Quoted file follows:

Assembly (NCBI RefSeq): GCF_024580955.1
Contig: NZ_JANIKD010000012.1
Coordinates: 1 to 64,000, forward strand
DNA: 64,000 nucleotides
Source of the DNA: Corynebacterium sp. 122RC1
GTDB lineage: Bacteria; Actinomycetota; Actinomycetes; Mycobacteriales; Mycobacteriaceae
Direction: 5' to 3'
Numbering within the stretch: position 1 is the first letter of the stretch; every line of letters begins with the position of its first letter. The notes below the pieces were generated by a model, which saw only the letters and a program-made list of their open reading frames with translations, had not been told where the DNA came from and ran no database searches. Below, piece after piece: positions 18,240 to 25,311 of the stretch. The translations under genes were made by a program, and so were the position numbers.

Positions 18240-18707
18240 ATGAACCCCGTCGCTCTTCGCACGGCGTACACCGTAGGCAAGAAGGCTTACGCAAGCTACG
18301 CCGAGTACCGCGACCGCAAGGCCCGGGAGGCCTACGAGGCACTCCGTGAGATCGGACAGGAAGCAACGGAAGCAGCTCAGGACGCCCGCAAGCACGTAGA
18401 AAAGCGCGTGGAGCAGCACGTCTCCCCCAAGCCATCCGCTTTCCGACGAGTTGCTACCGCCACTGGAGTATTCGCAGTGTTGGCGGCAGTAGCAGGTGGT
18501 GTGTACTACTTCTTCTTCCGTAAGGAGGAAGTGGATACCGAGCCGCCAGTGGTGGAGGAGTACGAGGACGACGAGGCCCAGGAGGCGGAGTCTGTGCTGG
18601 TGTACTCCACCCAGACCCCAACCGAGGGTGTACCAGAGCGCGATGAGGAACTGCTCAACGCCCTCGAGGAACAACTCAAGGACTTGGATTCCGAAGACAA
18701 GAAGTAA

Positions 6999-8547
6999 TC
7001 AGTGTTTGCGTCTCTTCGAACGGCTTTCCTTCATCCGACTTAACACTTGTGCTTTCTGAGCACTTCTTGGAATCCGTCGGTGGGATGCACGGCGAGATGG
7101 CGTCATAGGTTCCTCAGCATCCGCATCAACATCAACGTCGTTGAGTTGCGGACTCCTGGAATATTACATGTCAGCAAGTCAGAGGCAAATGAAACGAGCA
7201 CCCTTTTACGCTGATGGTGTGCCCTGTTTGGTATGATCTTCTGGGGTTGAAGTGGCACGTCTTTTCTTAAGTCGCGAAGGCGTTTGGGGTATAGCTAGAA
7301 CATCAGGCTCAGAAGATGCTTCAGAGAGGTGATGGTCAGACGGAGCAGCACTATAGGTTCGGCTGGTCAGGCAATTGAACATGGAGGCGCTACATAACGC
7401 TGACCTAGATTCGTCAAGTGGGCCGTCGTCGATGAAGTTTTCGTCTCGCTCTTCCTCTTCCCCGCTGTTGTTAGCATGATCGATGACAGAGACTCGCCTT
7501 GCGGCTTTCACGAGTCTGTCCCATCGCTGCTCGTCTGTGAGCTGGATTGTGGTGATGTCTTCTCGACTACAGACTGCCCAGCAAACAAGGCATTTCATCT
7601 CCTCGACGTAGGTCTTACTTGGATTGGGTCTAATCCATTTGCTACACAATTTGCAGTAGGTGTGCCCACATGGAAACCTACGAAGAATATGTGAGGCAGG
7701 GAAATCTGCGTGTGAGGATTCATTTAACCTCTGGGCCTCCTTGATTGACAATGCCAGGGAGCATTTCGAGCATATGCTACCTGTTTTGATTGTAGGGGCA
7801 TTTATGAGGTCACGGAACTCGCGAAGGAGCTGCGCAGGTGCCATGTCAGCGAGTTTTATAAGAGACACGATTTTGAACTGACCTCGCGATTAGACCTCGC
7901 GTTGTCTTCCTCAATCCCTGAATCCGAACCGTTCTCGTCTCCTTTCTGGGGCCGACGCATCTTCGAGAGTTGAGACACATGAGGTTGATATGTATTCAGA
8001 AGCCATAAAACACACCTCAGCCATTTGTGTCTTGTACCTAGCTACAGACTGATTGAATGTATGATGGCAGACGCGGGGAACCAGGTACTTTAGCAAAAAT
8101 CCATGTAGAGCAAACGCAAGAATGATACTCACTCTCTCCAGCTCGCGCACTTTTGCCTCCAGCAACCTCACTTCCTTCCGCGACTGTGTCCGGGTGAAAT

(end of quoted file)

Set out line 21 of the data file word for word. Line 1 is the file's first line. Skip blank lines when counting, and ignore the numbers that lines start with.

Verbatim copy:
7301 CATCAGGCTCAGAAGATGCTTCAGAGAGGTGATGGTCAGACGGAGCAGCACTATAGGTTCGGCTGGTCAGGCAATTGAACATGGAGGCGCTACATAACGC